3

I'm trying to figure out how the sentence "My hands are shaking like crazy," breaks down into lexical categories. I know "like" can function as a preposition, meaning "similar to", but I'm not sure if "like" can be a preposition since I don't think "crazy" is a noun/object in this sentence, and from what I know, PP's require noun phrases as a sub-categorization rule in syntax.

I would say "crazy" is an adverb since it seems to be modifying "shaking", but that leaves me clueless as to how like functions in the sentence.

Please explain the different parts of speech for "like" and "crazy" in this sentence.

Thank you!

  • So interesting. (I love informal English and all forms of dialect!) – DukeZhou Jun 29 '17 at 16:50
  • Taken collectively, like crazy is an "intensifier". I wondered what the full OED would make of the similar (BrE?) expression like billyo, so I looked it up. Intriguingly, OED says billyo is a "noun", but I really can't imagine what kind of "thing" it refers to (it virtually never occurs except in that "compound intensifier" context). – FumbleFingers Jun 29 '17 at 17:01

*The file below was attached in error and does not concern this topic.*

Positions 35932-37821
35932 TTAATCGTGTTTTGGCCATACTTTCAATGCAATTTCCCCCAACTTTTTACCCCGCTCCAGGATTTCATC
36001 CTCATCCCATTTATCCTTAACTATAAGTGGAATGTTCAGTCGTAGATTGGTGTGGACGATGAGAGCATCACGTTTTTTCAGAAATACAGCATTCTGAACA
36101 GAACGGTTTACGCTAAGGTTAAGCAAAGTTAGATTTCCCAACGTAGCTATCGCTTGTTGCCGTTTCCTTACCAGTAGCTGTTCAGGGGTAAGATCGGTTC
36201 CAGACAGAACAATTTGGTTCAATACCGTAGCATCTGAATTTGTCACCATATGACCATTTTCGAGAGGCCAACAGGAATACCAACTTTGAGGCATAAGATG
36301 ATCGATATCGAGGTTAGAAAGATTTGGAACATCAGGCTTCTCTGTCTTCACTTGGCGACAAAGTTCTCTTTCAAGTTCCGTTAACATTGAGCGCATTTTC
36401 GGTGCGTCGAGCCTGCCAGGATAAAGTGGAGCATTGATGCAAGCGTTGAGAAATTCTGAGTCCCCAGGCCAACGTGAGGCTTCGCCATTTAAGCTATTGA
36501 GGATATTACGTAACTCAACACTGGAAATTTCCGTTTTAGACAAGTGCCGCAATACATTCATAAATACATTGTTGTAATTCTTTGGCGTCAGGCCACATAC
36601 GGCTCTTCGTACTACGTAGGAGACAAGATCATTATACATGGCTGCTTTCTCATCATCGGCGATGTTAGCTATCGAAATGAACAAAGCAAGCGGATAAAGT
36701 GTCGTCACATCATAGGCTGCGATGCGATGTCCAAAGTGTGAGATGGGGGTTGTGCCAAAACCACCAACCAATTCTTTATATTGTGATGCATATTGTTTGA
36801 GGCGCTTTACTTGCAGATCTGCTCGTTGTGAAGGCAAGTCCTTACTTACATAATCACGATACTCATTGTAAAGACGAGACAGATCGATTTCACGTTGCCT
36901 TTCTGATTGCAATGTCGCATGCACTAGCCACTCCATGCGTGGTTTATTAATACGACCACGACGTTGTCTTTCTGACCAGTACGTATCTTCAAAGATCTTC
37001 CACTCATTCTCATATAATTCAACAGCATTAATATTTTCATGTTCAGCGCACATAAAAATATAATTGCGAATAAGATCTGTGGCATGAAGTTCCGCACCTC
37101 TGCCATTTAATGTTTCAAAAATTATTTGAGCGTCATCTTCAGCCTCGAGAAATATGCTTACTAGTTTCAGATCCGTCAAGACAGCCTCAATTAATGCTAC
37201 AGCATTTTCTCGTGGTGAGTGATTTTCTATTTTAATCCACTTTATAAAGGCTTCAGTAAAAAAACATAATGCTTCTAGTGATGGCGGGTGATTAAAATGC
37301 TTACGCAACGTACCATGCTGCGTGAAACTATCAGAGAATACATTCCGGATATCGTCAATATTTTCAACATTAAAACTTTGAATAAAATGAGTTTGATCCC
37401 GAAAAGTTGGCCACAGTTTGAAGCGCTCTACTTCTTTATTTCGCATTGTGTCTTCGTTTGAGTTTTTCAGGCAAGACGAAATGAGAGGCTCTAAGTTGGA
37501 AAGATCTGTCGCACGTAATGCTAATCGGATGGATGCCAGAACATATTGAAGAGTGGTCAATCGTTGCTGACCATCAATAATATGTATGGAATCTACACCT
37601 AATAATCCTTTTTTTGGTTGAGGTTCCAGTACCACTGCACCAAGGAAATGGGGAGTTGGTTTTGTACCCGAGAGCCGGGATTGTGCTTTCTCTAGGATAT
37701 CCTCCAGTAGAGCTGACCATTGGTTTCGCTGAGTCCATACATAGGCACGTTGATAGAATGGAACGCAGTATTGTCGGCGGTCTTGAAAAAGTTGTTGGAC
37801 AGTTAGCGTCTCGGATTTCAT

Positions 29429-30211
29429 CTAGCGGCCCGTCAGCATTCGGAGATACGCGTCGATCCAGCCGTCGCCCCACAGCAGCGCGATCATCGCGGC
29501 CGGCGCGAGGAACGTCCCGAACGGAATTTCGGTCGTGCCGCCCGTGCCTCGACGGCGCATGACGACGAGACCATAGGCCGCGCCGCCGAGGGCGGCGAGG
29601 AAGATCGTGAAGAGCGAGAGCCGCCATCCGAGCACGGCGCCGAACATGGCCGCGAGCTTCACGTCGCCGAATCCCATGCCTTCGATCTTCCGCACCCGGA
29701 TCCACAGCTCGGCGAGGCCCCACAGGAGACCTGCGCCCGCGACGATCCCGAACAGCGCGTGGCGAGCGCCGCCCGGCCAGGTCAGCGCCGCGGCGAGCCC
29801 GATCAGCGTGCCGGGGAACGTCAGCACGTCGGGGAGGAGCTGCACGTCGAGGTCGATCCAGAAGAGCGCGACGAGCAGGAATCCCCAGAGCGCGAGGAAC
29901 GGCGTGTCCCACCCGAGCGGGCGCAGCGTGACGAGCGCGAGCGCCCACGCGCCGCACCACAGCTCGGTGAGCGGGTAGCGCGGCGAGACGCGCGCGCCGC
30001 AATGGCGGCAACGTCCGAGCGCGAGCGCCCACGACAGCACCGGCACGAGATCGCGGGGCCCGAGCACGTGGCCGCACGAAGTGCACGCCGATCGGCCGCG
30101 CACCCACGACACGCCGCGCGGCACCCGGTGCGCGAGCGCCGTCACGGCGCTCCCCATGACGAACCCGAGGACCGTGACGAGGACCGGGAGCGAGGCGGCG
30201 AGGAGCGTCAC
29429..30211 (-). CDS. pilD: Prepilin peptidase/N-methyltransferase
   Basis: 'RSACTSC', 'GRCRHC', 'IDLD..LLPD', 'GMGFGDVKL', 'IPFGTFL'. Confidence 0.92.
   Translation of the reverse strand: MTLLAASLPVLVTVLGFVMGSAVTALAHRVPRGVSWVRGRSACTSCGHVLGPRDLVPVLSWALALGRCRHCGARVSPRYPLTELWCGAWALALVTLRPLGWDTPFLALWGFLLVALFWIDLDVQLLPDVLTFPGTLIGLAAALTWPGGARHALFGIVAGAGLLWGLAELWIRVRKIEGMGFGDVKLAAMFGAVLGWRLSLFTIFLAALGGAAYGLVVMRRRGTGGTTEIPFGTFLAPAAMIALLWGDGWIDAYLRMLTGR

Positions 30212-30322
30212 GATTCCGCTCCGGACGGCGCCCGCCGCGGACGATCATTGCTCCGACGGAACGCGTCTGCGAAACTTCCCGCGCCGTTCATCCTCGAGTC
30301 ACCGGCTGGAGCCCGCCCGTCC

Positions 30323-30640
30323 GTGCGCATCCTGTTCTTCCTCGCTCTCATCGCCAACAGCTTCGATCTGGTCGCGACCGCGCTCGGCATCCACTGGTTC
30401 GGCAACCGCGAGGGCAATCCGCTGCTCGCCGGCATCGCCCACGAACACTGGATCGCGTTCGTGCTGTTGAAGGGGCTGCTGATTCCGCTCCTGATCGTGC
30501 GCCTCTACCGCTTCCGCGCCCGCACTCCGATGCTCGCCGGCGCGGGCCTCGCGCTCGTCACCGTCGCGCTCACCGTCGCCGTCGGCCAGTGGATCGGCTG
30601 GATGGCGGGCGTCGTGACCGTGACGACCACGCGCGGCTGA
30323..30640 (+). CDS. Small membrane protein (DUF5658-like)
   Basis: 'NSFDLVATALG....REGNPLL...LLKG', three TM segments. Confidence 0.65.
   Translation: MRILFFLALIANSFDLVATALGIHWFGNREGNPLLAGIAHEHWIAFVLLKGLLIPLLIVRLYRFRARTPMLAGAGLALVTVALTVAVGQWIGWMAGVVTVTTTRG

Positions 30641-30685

• Actually, I'd say crazy in your context is an adjective (short for like crazy hands - i.e. shaking the way that crazy hands would shake). But how that parsing would work with billyo is beyond me. – FumbleFingers Jun 29 '17 at 17:04
  • 2
    Like crazy is an idiomatic fixed phrase, and therefore its parts no longer have individual lexical categories because they've been reified. It's pointless to argue how to label non-terminal nodes; you can have as many angels dancing on them as you like. – John Lawler Jun 29 '17 at 18:22
  • 1
    @FumbleFingers, you are probably familiar with shaking hands, aren't you? :P – Khuldraeseth na'Barya Jun 30 '17 at 1:21
0

Like crazy is an idiom and should be treated as a single word; an adverb describing how my hands were shaking.

Your Answer

By clicking “Post Your Answer”, you agree to our terms of service, privacy policy and cookie policy

Not the answer you're looking for? Browse other questions tagged or ask your own question.